7 “Since there is no substantive aesthetic difference between low and high artwork, Novitz suggest that the distinction is artificial and constructed to serve a political function, namely to make art avoid political, moral and economic issues, in short, high art, the only acceptable art. High art is art that does not threaten the intresets of the dominant Classes.” B. Gaut & D. Lopes . London: Routledge Press, 2005."High Art vs. Low Art," in Routledge Companion to Aesthetics 2nd ed, pp. 527-540.

8 Bockman, Johanna. 2013. Neoliberalism Context. 12.3. p. 14-15

9 Idib p.14


the economy.10 These policies brought together world markets and powerful states, opening the

world to the capitalist nature of business.11 These private companies developed a world through

which they can profit and not be restrained by the powers of government, and this spread has

created a global free market for private companies and corporations to dominate.

Neo-liberalism economics has helped create the economic environment of the ‘free market’,

which has affected the way the art world operates, as it has been steadily re-privatising since 1985,

and examples of this privatisation include the Saatchi Gallery, Francois Pinault collection Venice,

Leeum Samsung Museum of Art Seoul.12 The privatisation of the contemporary art world, collectors

and Museums has mirrored the early founding and patronage of the early renaissance period, which

allowed the institutionalised ‘high art’ of the renaissance to be exposed to a public audience and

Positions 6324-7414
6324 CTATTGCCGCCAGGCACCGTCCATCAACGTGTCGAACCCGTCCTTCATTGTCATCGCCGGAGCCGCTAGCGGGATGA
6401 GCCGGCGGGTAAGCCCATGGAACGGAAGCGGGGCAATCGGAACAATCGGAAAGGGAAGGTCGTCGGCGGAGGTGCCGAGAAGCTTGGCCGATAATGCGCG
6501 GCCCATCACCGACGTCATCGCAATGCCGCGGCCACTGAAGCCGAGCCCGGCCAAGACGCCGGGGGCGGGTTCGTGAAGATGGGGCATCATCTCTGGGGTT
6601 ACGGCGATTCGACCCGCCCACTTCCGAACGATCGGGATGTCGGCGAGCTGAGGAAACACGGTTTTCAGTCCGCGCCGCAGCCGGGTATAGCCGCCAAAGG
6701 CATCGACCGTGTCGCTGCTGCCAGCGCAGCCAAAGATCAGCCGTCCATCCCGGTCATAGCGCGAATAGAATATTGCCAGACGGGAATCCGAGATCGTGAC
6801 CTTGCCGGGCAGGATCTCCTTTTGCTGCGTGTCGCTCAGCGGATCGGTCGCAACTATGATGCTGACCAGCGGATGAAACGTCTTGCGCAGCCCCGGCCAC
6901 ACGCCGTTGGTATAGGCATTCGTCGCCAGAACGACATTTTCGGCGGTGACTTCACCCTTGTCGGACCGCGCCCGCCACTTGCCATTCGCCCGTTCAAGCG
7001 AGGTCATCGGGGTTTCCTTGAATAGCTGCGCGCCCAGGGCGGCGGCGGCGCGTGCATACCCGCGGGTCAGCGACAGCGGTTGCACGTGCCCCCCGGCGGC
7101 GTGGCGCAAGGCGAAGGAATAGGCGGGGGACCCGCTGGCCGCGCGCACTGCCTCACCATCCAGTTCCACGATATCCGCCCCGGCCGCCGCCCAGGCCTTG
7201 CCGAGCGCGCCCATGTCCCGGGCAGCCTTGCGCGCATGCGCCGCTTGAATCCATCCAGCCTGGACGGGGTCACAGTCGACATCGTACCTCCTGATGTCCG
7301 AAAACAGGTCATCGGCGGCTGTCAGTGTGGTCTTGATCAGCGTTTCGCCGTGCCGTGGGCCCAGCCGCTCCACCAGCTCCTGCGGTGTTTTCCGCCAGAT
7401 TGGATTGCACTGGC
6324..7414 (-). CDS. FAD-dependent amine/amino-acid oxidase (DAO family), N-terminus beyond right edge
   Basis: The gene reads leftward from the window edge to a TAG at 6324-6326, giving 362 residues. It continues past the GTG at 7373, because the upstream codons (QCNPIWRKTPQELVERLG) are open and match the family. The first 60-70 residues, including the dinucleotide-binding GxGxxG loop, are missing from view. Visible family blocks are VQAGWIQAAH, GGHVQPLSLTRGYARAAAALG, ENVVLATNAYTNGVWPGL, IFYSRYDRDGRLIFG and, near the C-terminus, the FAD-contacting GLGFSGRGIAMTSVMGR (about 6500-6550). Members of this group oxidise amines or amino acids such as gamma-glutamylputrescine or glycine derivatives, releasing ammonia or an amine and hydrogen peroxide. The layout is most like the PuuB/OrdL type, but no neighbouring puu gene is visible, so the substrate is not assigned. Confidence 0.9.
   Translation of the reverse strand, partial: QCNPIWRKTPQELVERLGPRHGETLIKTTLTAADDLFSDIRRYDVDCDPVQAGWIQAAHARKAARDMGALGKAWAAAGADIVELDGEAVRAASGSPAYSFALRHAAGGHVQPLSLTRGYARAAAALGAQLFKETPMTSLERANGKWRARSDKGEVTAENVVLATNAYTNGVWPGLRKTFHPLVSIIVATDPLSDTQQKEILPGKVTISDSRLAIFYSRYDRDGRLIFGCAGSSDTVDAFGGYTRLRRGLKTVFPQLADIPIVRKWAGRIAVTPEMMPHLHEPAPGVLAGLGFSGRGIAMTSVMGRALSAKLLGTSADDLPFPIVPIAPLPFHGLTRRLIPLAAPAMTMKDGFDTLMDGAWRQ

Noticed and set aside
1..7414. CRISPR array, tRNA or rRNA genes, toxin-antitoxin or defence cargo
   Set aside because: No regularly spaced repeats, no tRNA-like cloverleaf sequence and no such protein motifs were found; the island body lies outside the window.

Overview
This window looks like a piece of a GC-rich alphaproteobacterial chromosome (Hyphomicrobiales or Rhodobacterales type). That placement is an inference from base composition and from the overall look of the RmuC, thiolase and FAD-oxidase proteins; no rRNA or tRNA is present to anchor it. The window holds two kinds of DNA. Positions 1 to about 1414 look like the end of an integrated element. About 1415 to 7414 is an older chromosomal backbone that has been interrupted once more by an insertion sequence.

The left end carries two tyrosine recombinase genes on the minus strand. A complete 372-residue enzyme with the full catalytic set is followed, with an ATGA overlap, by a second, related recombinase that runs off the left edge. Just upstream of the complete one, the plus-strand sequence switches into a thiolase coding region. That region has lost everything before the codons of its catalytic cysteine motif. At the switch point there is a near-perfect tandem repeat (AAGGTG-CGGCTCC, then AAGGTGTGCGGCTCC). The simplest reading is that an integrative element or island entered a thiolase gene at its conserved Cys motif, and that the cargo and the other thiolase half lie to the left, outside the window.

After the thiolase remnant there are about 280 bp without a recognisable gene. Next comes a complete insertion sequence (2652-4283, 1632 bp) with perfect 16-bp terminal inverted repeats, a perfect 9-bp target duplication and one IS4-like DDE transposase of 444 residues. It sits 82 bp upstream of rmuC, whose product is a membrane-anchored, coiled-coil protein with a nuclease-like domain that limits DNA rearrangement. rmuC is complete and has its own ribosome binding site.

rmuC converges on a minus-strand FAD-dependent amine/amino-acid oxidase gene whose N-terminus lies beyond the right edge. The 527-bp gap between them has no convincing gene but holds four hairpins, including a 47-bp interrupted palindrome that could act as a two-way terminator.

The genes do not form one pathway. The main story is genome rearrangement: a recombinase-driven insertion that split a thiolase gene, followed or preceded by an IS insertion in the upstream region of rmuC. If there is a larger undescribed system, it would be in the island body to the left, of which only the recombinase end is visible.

reshaped the boundaries of ‘high art’ and ‘pop culture’.13 This dilution of class was furthered

throughout the 1990s, where the ‘high art’ audience’s ability to govern the art object and its ‘value’

was been reduced as a result of the privatised audience and its need to please these audiences in

accordance with a consumerist ethic.14 This shift in the founding of, and implementations of

contemporary art in reaction to the neoliberalist global structure has freed art audiences from the

dominance of the previous ‘high art’ artists, audiences and their institutions. Class liberation has

been described by the art historian Terry Smith as one of the key contributors to the art of

‘contemporaneity ‘.15 The new neo-liberal founders of art uphold their ethics of capitalist business

practise and implement it in their own institution, aiming to appeal to the masses through

propagation of art that is a spectacle, advertised, of positive imagery, uses popular imagery, and that

is accessible no matter your ability as a previous ‘high art’/’pop culture’ audience member. The

10 Idib p14

11 “Philosopher Michel Foucault agreed that neoliberalism brings together markets and powerful states, but he argued that what makes these states truly neoliberal is using the market to govern, distributing services and benefits according to the market logic of efficiency, competitiveness, and profitability.” Idib p 14-15

12 Barikin, Amelia. ARTPOP: ART, DESIGN AND CONSUMER CULTURE. Lecture, University of Queensland, Brisbane, 23 March 2016.

13 Idib

14 “as Paul A. Trout notes “consumerism Implies that the desires of the customer reign supreme (‘customer sovereignty’) and that the customer should be easily satisfied (how hard should a consumer have to work at buying something?).” Potts, Michael. 2005. The consumerist subversion of education, Academic Questions. 18. 3 p.54